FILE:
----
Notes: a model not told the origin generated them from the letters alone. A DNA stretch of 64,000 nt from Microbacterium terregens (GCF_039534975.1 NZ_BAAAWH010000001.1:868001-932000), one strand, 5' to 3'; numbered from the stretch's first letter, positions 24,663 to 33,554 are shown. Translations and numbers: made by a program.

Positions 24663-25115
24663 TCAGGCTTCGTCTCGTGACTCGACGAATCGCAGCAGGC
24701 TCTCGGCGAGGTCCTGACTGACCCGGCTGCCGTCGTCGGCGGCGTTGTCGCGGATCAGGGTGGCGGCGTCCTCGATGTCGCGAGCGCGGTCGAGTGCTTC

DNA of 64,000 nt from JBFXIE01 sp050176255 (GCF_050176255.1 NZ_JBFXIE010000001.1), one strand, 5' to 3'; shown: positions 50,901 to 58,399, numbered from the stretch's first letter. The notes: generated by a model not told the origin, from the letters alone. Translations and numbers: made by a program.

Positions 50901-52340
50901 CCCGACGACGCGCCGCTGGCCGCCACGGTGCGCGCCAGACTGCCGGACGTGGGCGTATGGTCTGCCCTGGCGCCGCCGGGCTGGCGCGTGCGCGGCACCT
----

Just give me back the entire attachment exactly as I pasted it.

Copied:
Notes: a model not told the origin generated them from the letters alone. A DNA stretch of 64,000 nt from Microbacterium terregens (GCF_039534975.1 NZ_BAAAWH010000001.1:868001-932000), one strand, 5' to 3'; numbered from the stretch's first letter, positions 24,663 to 33,554 are shown. Translations and numbers: made by a program.

Positions 24663-25115
24663 TCAGGCTTCGTCTCGTGACTCGACGAATCGCAGCAGGC
24701 TCTCGGCGAGGTCCTGACTGACCCGGCTGCCGTCGTCGGCGGCGTTGTCGCGGATCAGGGTGGCGGCGTCCTCGATGTCGCGAGCGCGGTCGAGTGCTTC

DNA of 64,000 nt from JBFXIE01 sp050176255 (GCF_050176255.1 NZ_JBFXIE010000001.1), one strand, 5' to 3'; shown: positions 50,901 to 58,399, numbered from the stretch's first letter. The notes: generated by a model not told the origin, from the letters alone. Translations and numbers: made by a program.

Positions 50901-52340
50901 CCCGACGACGCGCCGCTGGCCGCCACGGTGCGCGCCAGACTGCCGGACGTGGGCGTATGGTCTGCCCTGGCGCCGCCGGGCTGGCGCGTGCGCGGCACCT